This country has already played host to World Cups at both U-17 and U-20 level and another of FIFA’s flagship events may also soon be on its way.
New Zealand Football is one of eight national associations to put its hand up for the FIFA Futsal World Cup 2020 and months of meticulous planning and hard work finally came to fruition this month when the official bid document was submitted to FIFA headquarters in Zurich, Switzerland.
“Futsal holds an important place in New Zealand sport and we are excited to submit our bid to host the 2020 World Cup,” New Zealand Football Chief Executive Officer Andy Martin says.
“In doing so, we will share with other nations our mutual interest and ideas on developing futsal and continuing its elevation in the global sporting landscape.”
If the persuasive bid proves successful, New Zealand will become the first country in the Oceania region to ever host the prestigious event, which brings together the world’s best exponents of the hugely-popular indoor version of the beautiful game.
It would be a watershed moment for futsal in this country, which has experienced rapid growth since being brought under the umbrella of New Zealand Football in 2010.
Just a decade ago, futsal in New Zealand was a largely unrecognised, low-participation sport with a number of private operators running their own futsal businesses and minimal national organisation.
In the years since, New Zealand Football has turned the running of the sport into a fully-integrated, well-managed operation. It now runs as a department of the national body, which rolls out the sport through futsal development departments in each of the country’s seven regional football federations.
There are now over 20,000 registered futsal players in the country and it is the fastest-growing indoor team sport in the secondary school system.
“New Zealand Football and its federations have worked hard over the past seven years to establish futsal as a sporting option of choice for Kiwis,” Futsal Development Manager Dave Payne says.
“Hosting the pinnacle event of futsal will not only showcase our beautiful country but will also serve to share our learnings of developing an emerging sports system with the world. It would go a long way to achieving our goal of making futsal the nation’s best and biggest small-sided sport, as well as our futsal development programme being regarded as a world leader.”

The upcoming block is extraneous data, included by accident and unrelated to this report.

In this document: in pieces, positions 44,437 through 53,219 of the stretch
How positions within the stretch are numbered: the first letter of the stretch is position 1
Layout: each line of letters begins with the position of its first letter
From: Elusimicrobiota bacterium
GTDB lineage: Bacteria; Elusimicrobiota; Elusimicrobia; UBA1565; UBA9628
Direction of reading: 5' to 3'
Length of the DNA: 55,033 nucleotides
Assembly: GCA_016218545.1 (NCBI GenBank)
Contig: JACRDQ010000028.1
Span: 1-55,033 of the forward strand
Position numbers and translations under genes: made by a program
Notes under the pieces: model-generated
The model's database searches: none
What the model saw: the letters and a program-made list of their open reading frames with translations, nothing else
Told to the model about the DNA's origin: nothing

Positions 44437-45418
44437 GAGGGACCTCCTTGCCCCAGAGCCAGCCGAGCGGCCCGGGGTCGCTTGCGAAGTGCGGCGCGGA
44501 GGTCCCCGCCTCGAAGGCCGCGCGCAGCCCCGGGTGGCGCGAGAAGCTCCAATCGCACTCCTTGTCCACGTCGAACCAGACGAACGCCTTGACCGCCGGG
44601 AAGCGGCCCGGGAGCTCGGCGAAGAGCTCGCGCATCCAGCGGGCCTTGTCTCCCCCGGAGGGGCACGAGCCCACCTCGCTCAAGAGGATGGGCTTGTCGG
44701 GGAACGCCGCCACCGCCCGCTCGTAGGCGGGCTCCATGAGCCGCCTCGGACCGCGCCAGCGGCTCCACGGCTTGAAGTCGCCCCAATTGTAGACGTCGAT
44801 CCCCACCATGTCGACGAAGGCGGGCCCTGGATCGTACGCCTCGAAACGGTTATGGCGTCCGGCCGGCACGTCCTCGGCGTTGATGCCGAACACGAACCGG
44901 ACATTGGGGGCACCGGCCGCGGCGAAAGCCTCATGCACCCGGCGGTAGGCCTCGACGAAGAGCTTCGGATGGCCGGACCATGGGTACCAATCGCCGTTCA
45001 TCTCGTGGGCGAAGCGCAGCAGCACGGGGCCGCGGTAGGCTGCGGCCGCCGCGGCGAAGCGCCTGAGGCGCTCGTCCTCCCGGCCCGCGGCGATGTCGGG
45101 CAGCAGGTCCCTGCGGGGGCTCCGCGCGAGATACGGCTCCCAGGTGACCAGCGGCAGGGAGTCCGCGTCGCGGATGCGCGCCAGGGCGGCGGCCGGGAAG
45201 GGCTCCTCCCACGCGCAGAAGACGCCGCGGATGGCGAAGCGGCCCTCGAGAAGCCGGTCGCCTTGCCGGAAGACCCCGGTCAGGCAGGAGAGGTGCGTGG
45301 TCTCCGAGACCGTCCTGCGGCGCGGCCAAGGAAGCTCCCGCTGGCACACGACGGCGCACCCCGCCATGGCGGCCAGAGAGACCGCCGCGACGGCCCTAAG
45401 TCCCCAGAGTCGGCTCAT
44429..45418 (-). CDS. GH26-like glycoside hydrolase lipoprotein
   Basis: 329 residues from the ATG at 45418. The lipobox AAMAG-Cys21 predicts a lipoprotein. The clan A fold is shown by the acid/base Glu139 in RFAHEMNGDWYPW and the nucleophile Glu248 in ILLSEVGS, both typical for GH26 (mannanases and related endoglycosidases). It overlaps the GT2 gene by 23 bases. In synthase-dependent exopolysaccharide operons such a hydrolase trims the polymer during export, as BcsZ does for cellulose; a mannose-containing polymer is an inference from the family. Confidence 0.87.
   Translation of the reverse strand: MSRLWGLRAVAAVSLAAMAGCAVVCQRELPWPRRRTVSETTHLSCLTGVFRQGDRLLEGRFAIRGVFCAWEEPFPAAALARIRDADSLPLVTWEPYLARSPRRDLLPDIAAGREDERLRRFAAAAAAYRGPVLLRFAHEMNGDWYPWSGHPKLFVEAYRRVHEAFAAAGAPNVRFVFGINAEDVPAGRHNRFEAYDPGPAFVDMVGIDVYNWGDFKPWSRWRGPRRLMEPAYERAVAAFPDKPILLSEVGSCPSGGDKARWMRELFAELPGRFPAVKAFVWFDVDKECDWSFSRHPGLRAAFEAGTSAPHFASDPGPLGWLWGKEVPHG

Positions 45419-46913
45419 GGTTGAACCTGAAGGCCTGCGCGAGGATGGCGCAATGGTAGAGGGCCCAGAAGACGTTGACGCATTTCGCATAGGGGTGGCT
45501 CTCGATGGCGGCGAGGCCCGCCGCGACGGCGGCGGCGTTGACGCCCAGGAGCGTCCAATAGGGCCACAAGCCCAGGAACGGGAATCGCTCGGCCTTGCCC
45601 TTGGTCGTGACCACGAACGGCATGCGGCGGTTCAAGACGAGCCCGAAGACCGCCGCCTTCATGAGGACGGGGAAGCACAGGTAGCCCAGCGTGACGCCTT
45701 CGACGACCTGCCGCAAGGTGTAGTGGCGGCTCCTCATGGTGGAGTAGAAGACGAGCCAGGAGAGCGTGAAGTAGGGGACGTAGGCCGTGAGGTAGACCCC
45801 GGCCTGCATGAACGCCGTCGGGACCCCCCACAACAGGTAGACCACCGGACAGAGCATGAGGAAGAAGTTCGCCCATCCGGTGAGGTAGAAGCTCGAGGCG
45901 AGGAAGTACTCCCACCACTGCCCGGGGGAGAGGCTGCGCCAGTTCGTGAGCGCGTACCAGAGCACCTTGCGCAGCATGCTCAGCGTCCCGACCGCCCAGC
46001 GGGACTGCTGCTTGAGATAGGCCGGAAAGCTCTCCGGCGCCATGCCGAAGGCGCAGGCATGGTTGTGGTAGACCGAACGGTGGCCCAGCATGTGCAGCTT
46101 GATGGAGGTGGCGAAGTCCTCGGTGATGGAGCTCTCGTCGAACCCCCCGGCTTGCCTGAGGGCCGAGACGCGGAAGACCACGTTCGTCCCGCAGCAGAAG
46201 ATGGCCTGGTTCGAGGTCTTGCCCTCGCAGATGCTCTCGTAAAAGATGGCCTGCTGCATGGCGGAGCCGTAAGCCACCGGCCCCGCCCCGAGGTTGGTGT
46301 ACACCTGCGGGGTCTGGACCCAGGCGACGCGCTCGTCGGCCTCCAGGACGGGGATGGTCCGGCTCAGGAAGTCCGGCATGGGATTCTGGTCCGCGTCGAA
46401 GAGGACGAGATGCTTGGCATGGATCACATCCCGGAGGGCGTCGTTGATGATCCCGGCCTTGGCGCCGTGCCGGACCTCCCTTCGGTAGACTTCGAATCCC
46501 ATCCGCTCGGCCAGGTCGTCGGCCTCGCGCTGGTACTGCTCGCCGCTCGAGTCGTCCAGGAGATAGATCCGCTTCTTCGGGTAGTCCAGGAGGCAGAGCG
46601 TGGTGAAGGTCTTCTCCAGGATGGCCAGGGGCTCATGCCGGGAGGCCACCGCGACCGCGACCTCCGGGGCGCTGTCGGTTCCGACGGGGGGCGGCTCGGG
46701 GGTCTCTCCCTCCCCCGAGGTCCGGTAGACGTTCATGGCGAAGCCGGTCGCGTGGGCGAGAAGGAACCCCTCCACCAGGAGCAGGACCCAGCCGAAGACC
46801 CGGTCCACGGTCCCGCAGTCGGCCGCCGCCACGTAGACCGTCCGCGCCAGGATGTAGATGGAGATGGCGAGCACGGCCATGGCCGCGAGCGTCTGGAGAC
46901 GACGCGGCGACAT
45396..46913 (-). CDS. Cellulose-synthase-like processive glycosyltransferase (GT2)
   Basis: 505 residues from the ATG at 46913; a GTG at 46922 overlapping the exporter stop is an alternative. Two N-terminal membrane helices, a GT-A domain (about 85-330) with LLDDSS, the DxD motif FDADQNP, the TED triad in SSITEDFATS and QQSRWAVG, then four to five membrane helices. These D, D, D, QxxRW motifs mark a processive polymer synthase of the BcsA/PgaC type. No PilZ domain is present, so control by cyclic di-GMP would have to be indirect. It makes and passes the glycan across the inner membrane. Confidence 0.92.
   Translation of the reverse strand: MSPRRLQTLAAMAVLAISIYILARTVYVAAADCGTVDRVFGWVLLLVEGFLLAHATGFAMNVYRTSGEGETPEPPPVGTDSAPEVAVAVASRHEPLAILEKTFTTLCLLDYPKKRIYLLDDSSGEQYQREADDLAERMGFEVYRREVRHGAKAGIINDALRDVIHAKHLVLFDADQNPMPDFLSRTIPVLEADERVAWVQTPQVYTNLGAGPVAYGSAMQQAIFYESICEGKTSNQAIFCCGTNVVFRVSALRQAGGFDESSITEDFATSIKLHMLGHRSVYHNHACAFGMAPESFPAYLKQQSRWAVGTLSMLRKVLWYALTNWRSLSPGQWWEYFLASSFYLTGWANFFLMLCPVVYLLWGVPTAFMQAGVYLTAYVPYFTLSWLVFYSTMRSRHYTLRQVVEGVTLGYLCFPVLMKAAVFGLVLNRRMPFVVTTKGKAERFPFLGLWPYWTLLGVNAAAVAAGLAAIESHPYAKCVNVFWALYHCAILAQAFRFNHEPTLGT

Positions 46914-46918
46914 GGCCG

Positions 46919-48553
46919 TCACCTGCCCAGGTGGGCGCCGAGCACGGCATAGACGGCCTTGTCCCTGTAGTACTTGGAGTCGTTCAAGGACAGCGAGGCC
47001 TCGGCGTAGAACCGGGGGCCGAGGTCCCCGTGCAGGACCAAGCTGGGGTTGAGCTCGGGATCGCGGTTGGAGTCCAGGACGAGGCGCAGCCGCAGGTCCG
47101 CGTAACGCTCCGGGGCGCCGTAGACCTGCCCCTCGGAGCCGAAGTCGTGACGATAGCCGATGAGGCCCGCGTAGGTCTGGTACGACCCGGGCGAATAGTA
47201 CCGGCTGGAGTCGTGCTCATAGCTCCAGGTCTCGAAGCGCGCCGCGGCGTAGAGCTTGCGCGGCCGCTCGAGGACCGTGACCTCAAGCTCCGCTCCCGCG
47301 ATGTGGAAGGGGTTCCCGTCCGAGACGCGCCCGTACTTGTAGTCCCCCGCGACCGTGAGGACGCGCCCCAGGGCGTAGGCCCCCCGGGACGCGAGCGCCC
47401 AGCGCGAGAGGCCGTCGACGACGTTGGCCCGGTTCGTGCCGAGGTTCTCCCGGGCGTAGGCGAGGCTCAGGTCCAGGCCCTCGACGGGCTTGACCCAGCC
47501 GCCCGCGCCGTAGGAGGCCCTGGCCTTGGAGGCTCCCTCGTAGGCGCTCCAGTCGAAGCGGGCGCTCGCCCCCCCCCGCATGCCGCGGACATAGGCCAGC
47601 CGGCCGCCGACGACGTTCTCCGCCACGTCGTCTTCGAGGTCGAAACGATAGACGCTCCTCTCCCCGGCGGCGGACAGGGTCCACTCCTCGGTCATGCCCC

In bidding for the event, New Zealand faces competition from Costa Rica, Croatia, Iran, Japan, Kazakhstan, Lithuania and the United Arab Emirates. The only continent not to have a nation in the running is South America, who will host the tournament on their soil next month at Colombia 2016.
Seven of the nation’s main cities – Auckland, Christchurch, Hamilton, New Plymouth, Palmerston North, Rotorua and Tauranga – have already signalled their interest in hosting matches.
The necessary facilities and infrastructure are in place and, crucially, New Zealand has previously proven its ability to organise and run FIFA tournaments seamlessly after hosting the 1999 FIFA U-17 World Cup, 2008 FIFA U-17 Women’s World Cup and 2015 FIFA U-20 World Cup.
The bid is supported by the New Zealand Government and the Oceania Football Confederation, the latter of whom New Zealand Football will work alongside in creating legacy opportunities that serve the whole region in the event of a successful bid.
New Zealand has never competed in a FIFA Futsal World Cup but the Oceania region has been represented in two previous tournaments by the Solomon Islands, who boast current squad members plying their trade in Brazil, the home of futsal. The ‘Kurukuru’ are ranked 43rd in the world and will take part in Colombia 2016.
The New Zealand ‘Futsal Whites’ are ranked 73rd but have won 14 of their last 15 matches and finished runners-up at this year’s OFC Futsal Championship, held in Fiji during February.
The FIFA Futsal World Cup is a hugely-significant event from a broadcasting point of view with television coverage of the 2012 edition reaching 138.6 million people around the world. Each live match was watched by an average in-home global audience of 2.2 million and the peak audience for the final was 24.9 million.
Attendance-wise, Brazil topped the overall record in 2008 with a total of 292,161 spectators.